They looked up at the stars. They
talked of their prospects—of what they
would do for Pressie as she grew up,
and how she would look when she was
grown up. Everything was so differ
ent, so bright; life was wo well worth
I'm so happy, WII" Jaughed Mary.
“1 say, you haven't left the badroom
want her to catch cold. And you
mustn't sergb the kitchen floor so
mich, you know, or she'lbe”
“1 shan™t want to, yom silly man’™
laughed Mary.
cailed bis slippers, and together they |
“OK, I'm so glad she has come; !
Jasiicenbip Forty years ago Parkes
and Dally came to England to lecture
through he count RB popport of emb
arkes slut his Hf todnciion
Gavan Duffy - Carlyle and was
| promptly rited to Chelsea “to a feed”
Parkes pot on his best clothes for the
‘pecasion, wen? to Chernewslk, and was
‘oat enke Then Cariyte kicked off Ns
i boots. squatted on the floor with his}
ack against the wall lit up a romad’
Black pipe. and began to ask the feonle
coated snd pecvomsivprim elon
Yenge next day by sending Cariple a
copy of Ris “Murmurs of the Steeam™
HN Mrs. Carlyle Lad to do it for Ime.
~London Chronicle
An Oriental Confidence Man.
I suppose that every country iu the
awindlers. The Rarawak Gazette de
woribes an ingenious ramp perpetrated
“by a visitor from Sisgapore. This
worthy, Ioche tam by name, assisted
a secret of making dollars out of surth
The charge was $20 for the secret and
hoodi—New York News
Sudanese Cleanliness.
i asaheut the Journey, at pothing |
wy equipment dd the patives gaze
vith such longing as at my sapply af
soap. writes William Gage Erving in
his interesting account of a trip by |
Adirondack canoe down the Nile in the
left Berber; a week later ft wis gove, |
It waz almost the only article which |
bad the habit of strangely disappearing |
by day or night, and to wake a present |
fent a warm friend. The Sudanese
riversman fa a cleanly salmal: be |
bathes constantly in the river, and
washes his clothing frequently, ii
the white cotton cloth gives little ev |
is a rock, and the cleaning ls accom
plished by treading under foot for an
indefinite period the wuddy heap of
It was so plessant to hear her laugh!
the whole world was changed for her; |
she had tasted the sweets of others |
Century, It was wmluly large when | |
of a tiny piece wis to make the recip |
dence thereof. The water he uses is
thick with mud. The scrubbing board |
£15 tor the earth The madus cperandd
was to put the raw material into 3 fe
sol and bury it for thirtethres days
witen the vessel was to be dug up tall
Poof dollars, No less than sixteen guile
Floss Sargwuakisogs were imdaoed to sink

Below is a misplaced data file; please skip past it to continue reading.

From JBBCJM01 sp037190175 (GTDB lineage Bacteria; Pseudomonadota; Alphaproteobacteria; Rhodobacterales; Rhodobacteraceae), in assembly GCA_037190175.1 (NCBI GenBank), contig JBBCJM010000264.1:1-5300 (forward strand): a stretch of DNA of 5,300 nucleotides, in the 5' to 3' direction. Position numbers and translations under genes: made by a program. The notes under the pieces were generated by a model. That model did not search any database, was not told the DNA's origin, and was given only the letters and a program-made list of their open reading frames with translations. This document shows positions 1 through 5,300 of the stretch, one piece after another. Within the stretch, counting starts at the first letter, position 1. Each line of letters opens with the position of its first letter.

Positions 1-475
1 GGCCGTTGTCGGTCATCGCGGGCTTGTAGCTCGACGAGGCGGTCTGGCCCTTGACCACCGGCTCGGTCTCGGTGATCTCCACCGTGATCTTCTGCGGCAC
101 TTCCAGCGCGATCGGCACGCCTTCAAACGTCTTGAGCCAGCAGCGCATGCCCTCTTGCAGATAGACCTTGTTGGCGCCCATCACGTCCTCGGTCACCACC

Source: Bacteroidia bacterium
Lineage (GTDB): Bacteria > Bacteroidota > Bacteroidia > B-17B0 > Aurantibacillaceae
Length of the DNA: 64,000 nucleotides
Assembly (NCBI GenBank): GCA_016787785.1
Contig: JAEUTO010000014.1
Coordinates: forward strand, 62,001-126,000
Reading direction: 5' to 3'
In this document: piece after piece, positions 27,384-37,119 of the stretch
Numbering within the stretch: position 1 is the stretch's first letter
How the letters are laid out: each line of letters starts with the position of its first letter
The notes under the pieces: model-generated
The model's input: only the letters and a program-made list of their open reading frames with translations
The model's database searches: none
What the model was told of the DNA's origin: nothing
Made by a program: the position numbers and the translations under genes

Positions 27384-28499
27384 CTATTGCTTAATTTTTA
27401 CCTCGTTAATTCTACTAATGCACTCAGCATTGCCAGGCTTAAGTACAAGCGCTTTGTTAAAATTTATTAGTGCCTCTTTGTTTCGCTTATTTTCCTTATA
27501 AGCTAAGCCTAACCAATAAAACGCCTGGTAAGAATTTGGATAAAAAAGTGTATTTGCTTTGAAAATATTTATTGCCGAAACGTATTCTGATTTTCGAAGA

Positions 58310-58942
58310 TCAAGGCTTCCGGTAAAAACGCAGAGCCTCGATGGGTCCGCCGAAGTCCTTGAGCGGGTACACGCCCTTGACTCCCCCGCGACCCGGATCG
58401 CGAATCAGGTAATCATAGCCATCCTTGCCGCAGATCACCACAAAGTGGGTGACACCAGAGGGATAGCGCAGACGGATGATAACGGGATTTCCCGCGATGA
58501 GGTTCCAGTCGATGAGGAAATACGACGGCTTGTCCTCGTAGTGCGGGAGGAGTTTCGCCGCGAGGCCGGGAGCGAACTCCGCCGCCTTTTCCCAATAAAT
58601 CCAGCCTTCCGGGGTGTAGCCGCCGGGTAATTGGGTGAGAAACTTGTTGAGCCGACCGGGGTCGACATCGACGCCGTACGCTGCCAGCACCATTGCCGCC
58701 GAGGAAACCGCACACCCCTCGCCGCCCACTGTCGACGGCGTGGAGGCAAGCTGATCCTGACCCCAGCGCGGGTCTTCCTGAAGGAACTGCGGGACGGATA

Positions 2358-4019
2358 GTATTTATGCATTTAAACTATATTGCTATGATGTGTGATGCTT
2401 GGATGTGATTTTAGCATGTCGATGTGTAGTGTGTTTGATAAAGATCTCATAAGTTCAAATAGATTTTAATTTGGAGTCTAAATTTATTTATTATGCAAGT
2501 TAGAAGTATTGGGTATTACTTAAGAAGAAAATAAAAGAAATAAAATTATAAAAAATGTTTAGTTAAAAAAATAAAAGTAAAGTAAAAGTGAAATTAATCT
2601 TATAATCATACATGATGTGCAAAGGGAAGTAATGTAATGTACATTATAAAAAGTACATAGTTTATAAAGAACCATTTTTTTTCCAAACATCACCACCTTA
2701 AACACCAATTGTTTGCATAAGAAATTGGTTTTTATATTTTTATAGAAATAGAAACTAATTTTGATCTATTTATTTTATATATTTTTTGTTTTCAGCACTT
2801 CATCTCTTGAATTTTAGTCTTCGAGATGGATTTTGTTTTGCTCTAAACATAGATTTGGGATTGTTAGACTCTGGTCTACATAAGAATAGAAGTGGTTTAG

Dahedy 840 fn 30a investment, They were
then somewhat disturded be the open}
* | ror natifying that be was abontl Ww
‘Jeave for Singapore on urgent privam
| bruatiess by a steamer that bad ham
{ mrrived, ‘hey wxpostulated, sod
i would doubtless have found 8 lure
tive opening in the wmiving ares -—-
{ London Truth.
painter, bas sold 10 the loperial gov
ersinent bis famous Napoleonie eollow |
tion for 190,000 rubles
modes of eooRing are winging the |
drive ita green consin out of the mare |
(olive, which has been recently Intro |
nin, wher there Ia a rapidly growing |
In walking through the streets of the |
observing eve to detect in the grocery, |
to pucker ap his lips. bag he invariably |
tries again and remarks on the rich |
olly taste. Of the shell above the ban]
rel in 8 Bottle of the Freneh green
olives, with a neighboring hatils fram |
bare been replaced with red peppers |
The bottles are dusty. There fa jittle
of pasteboard, comniencing with the
fcenatgmed to eat, Is ealled the bark! p ;
olive, for it Is of an shany hoe while} |
the product of Calfornia orchards |
shout the task. | which fs a dark brown. Is designated
warm affection for many years, dis}
treated to some strong tea and coarse}
bow he liked the rongh life bn Aun |
tralia, were the snakes ns bad as vhag
‘made put, and all the rest. Parkes had |
‘3s bad night of it, bt he tock his we |
—which the sage never acknowledged |
that eked down at Bosald was brigly
world bas ite own swindles and}
by his wife gave cot that he possessed |
threatenad wo toform the Lorerinoess |
i mod have blm stopped. He replied fel
3 they dil so the Govemuneot vend
| puguestionably tmprison the whole bt
pt thea for codning: and this peospess |
Ly alarmed the patives that be RE
Eallowed to depart in pesos. Had Ma |
iBtam been born in this Jativels Me
| talent for converting earth ind Gollare |
Verestehagin, the great Rossian]
For 5 me to have another doll
1 somehow felt the time had some,
For Adeline had lost her hair,
Jane, the one that eried, was dumb,
amanng me explain the an
ADS grew Weary, It was clear;
"You're tired * ad and he replied,
“A little, dear’”
| That $ very day, when he pt home,
Bad a parcel in his Band,
as wither seailed, and I did, 100,
Far | began to understand.
"With her extravaganos,” he suid
Thon child will ron ue, 1 fear:
& LoTe wie cheap, but a one came
A hitle
my bands and bagged paps,
ert Te nn, when he'd the RTs iad.
| took the paper off and found
A dainty eardhoars box inside;
And when I pulltd the id af that
fxn 5 lovely fice appear ~
And, ob. my newest doll is sock
Bete dear!
A bome made strament of mule
the erystal fate, fashioned of snvall!
bottlen. Any kind of bottle which
sounds well may take ite place with the
chosen few. Use course darniog eotion
to sew the bottles in a Tow on a strip
Beepent toned and leading up to the
highest toned. Place the flute —
your jower lip and blow into the open
moeth of the bottle Continue blowing
as you move the instrinmenet along
sounding each bottle in urn. After a
few trials you can manage the crystal